THIS IS AN OUTDATED VERSION OF THE POST. YOU CAN FIND THE UPDATED AND MAINTAINED ONE AT http://www.andreacirillo.com/2015/08/18/deploy-your-shiny-app-on-aws-with-a-function/
That got me move my Shiny App on an Amazon AWS instance.
Well, it was not so straight forward: even if there is plenty of tutorials around the web, every one seems to miss a part: upgrading R version, removing shiny-server examples… And even having all info it is still quite a long, error-prone process.
All this pain is removed by ramazon, an R package that I developed to take care of everything is needed to deploy a shiny app on an AWS instance. An early disclaimer for Windows users: only Apple OS X is supported at the moment.
As one would expect, using ramazon is a very pleasant experience, given that you just have to run a function, ramazon(), passing to it the EC2 instance public_DNS and the name of the key pair file downloaded from amazon AWS. Just follow the following steps to deploy your app with ramazon.
launch an amazon EC2 instance
I am not going to go into details, I can see you are in a hurry to see your app on the Web, I will just show you screenshoots from the process.
Be sure to change all parameters in accordance with the screenshots.
retrieve the public dns
Retrieve your keypair name
your key pair name is associated with the security group you choose for the ec2 instance. take note of it directly when creating the instance.
install ramazon package
a working version of ramazon package is available through Github. In order to use it you have to execute the following code, installing devtools an downloading ramazon from the github repo:
after loading ramazon library you just need to run the following line of code, using the public DNS and key pair name ( without “.pem” extension into the name) you retrieved into the previous paragraphs:
ramazon(Public_DNS ="your_Public_DNS", key_pair_name = "your_key_pair_name")
after running this line you will see your console being populated by a lot of messages showing you what’s going on behind the scene (see next paragraph for more specific info about that).
enjoy your app!
At the end of the process, ramazon will communicate that everything went smoothly and will print out the web URL where you can find your deployed app.
Some tech specs
the full ramazon code is released under MIT license on a github repo. Nevertheless, for those interested in code details I will describe in the next lines some details about ramazon design.
Basically, what ramazon does is to write a bash script with all commands needed to:
- install the latest version of R (non trivial issues, since Ubuntu comes with R 3.0.2 version, causing heavy packages incompatibility)
- install the latest version of Shiny-Server
- copy the shiny app files on the server
All commands are run with verbose on, in order to give the clearest possible vision of what is going on and what could possibly go wrong.
The resulting bash script is then run with system() function.
Since the package is in its very first stages, I am aware of just a little part of possible issues that could arise during its use.
I really hope you will help me to find out some more of them using it and opening issues on the Github repo 🙂
In the meanwhile, find below three tricky problems that could arise during ramazon use.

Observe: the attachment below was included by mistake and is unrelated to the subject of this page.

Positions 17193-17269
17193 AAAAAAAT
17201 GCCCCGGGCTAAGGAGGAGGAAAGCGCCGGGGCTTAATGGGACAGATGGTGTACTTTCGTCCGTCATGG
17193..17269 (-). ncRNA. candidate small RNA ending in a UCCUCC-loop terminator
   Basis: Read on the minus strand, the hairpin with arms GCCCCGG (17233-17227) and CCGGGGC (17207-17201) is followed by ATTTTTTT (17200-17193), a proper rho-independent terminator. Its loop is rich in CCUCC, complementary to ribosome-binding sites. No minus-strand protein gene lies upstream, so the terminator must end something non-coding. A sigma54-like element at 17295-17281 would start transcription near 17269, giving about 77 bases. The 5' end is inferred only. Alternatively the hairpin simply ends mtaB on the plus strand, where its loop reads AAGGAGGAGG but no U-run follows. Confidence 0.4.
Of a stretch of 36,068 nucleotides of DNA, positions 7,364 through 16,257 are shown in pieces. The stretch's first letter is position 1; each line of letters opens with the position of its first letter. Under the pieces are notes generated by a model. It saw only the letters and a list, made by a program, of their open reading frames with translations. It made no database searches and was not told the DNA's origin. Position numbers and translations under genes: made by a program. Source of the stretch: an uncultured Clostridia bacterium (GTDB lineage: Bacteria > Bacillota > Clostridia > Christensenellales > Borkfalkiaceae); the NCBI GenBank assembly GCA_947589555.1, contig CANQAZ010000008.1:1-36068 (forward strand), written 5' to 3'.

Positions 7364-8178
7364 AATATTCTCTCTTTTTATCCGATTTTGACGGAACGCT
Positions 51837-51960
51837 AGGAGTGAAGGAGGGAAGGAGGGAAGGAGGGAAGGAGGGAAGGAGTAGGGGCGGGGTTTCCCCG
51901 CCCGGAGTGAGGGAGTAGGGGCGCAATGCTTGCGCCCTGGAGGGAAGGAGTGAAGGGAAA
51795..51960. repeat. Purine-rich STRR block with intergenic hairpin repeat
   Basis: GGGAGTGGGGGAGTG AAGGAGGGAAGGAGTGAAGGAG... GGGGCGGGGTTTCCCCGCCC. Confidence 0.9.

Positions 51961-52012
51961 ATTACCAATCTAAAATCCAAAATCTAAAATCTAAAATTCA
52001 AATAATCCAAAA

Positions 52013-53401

place your key correctly
ramazon is trained to look for the key pair file within the shiny app folder. Therefore you have to save that file within this folder. If you are using the same key for different instances you can also copy and paste it into the shiny app. If you are using an online repository for your project, be sure to add your key pair to the .gitignore file.
this was also kindly pointed out from Simon in comments: your .pem file should be in your working directory and your working directory should be the one hosting the app.
a matter of extensions
It sometimes happens that the key pair file is saved as a txt file. This results in ramazon not being able to connect with AWS instance and failing its job.
All you have to do in this case is to change the extension of the key pair file.
Refresh that IP
as you can see within the deck showed above, the security group associated with your instance as an SSH connection rule (see slide 10)
Even if this type is set with “My IP“, if this IP changes (i.e. you connect from another network) it will not update automatically.
This again will result in ramazon failing its job, given that it will not be able to establish an SSH connection with the instance.
All you will have to do in this case is to edit inbound rules for the security group and specify again “My IP” for the SSH Type. This will change the IP into your current IP.
No Public DNS showing
After trying ramazon (yeah, it worked 😌), @ukituki pointed me out a possible issue: the absence of a public DNS for a given instance.
this issue comes from not checking the “Automatically assign a public IP address to your instances” during the launching process.
To solve this problem you just have to follow the following steps (from question EC2 instance has no public DNS on Stackoverflow):
- Go to console.aws.amazon.com
- Go To Networking -> VPC
- Open Your VPCs
- select your VPC connected to your EC2
- Edit Summary -> Change DNS hostnames: to YES
thank you ukituki!
Let me know
I am already working on some further improving of the ramazon functionalities, like the update function to be run after the first deploy and some other facilities.
Nevertheless I would really appreciate you coming back after using ramazon to tell me what you went wrong, preferably opening Github issues, what could be done better and what you would like to see.